7-Day COVID Average Exceeds 2020 Summer Peak

You’ve done everything right when dealing with COVID. When it was time to isolate, you took care of things without complaining. You are wearing your mask, getting vaccinated, and eating right.

You might even be using products from Core Med Science, like Liposomal Vitamin C and Liposomal Glutathione to boost your immune system.

Despite all those efforts, the Delta variant caused a higher 7-day COVID average in 2021 than we experienced during the summer peak in 2020.

Figures Topped 72,790 Cases Per Day in August 2021

At the height of the 2020 pandemic months, the United States averaged about 69,000 new cases per day. In 2021, that number rose to almost 73,000 cases.

Although the daily average quickly dropped from 72,790 to 68,326 in the rolling average, the peak number shows how problematic the Delta variant is for the unvaccinated population. 

Johns Hopkins disagrees with the data, showing that the seven-day average rose to nearly 80,000 in August.

What is even more remarkable about the numbers is that Texas and Florida were responsible for one-third of the new cases. 

High Case Numbers Create Few Open ICU Beds

The United States has about 80,000 staffed ICU beds in hospitals around the country. Although the spikes in COVID cases have caused local or regional shortages, the overall availability has remained relatively consistent since August 2020.

The majority of ICU beds are occupied by non-COVID patients.

Although a spike in January 2021 and another in September altered the ratio, the national availability was still viable.

What does that mean for someone who is sick? They’ll need to go elsewhere if every ICU bed is occupied. In a life-threatening situation, there might not be time to get that individual care.

That’s why it is up to all of us to do our part to stay safe and healthy. 

COVID Vaccination Rate Falls Short of July 4th Goal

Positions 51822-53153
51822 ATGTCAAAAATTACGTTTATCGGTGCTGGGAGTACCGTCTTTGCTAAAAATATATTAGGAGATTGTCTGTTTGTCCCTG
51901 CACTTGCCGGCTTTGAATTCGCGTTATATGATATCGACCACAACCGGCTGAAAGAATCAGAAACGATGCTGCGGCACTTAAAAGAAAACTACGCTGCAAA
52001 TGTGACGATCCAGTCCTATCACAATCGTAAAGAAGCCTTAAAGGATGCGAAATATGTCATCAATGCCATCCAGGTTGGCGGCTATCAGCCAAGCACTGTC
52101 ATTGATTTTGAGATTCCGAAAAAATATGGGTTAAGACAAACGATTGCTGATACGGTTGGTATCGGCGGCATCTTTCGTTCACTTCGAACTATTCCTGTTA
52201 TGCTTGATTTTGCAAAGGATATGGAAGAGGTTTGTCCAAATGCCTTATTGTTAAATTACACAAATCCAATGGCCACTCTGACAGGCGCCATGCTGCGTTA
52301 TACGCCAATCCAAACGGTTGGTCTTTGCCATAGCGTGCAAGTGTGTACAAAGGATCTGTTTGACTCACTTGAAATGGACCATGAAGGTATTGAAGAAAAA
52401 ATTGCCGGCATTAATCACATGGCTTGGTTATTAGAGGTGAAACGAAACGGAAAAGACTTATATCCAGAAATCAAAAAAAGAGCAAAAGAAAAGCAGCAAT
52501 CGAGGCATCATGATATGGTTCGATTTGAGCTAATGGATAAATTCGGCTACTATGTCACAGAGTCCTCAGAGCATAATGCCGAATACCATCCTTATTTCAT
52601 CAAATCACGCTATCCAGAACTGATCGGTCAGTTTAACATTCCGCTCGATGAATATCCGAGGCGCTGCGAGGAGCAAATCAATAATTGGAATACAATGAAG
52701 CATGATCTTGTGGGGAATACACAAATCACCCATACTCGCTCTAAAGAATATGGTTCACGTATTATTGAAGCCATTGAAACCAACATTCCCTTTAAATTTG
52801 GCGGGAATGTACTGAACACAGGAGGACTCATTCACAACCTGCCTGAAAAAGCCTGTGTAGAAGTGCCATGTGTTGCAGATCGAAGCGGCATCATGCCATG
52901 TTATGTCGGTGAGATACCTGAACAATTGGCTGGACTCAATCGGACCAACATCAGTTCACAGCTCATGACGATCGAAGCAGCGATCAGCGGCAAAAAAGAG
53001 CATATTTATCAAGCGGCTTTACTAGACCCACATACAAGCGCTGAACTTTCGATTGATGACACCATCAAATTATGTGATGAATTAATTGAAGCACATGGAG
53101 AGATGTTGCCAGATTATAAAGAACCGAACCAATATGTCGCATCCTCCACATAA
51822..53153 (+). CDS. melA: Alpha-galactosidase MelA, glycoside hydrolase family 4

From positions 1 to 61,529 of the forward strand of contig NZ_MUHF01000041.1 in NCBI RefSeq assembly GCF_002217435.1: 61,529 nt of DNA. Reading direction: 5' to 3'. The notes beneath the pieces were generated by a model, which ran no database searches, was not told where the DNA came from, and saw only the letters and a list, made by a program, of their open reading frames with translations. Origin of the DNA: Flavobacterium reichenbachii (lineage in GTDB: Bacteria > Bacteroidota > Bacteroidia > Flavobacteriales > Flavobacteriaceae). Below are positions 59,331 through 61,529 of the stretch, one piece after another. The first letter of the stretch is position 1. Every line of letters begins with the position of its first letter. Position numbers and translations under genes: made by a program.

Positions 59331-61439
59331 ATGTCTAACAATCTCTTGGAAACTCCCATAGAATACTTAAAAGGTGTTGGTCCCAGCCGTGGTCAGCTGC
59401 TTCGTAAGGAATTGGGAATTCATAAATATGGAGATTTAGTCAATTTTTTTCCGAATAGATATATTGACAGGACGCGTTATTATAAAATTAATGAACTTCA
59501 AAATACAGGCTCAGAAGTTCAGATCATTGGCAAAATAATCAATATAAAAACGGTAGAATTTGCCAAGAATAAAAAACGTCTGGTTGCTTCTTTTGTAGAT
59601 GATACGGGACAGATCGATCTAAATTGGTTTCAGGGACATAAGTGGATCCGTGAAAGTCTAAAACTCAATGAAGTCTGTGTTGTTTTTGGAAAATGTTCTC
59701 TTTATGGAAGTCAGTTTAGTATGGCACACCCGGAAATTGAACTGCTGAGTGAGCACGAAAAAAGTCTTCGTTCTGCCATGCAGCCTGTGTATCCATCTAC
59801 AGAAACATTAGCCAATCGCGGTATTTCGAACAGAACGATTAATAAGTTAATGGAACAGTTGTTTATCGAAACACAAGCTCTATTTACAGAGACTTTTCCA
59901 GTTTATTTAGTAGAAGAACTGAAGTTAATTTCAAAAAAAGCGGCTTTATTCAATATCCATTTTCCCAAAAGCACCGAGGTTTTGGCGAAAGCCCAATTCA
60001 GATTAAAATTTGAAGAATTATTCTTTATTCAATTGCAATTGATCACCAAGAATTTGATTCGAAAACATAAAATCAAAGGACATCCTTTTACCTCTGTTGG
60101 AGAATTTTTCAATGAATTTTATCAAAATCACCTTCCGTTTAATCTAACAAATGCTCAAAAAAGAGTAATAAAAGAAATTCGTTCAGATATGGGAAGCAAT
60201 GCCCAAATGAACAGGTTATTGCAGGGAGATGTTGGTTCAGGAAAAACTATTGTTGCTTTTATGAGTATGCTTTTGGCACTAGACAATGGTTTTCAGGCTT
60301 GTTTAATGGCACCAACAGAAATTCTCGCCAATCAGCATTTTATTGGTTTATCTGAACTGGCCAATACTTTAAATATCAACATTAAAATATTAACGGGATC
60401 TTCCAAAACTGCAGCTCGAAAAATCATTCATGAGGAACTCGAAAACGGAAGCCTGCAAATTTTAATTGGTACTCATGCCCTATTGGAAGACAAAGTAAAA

In the opening days of President Joe Biden’s administration, he set a goal of having a 70% vaccination rate for eligible people before the Independence Day holiday in the United States. The country ended up falling just short of that goal, reaching 67% by July 4th.

Although the three percentage points aren’t that far off the desired number, they could have been reached or exceeded. The U.S. South has staggering low vaccination statistics, even with the Delta variant surge that happened during the summer.

Alabama had only 34% of its population fully vaccinated by the end of July. Arkansas wasn’t much better at 36%, while Louisiana had its figures at 37%.

The Delta Variant Caused a Surge of Vaccination Requests

When the Delta variant surges through the U.S. South, it became apparent that the most vulnerable people were those who hadn’t been vaccinated.

Over 90% of the registered infections came from those who hadn’t gotten a COVID shot or hadn’t completed their series. The percentage of hospitalizations was even higher.

Getting the word out about how transmissible the Delta variant is compared to the original coronavirus infections helped to push vaccination rates above 100% over the previous month. 

When all Americans are accounted for in every age group, about 50% were fully vaccinated by the end of July. 

Biden’s goal could have been reached if states like Wyoming, Idaho, Louisiana, Arkansas, Mississippi, and Alabama had hit 50% instead of being under 40%. For now, the best option we have is to wear a mask, stay socially distant, and stay healthy.

For some people, products like Neurobiologix and Quicksilver Scientific can work to potentially give their immune systems an extra boost to reach that goal.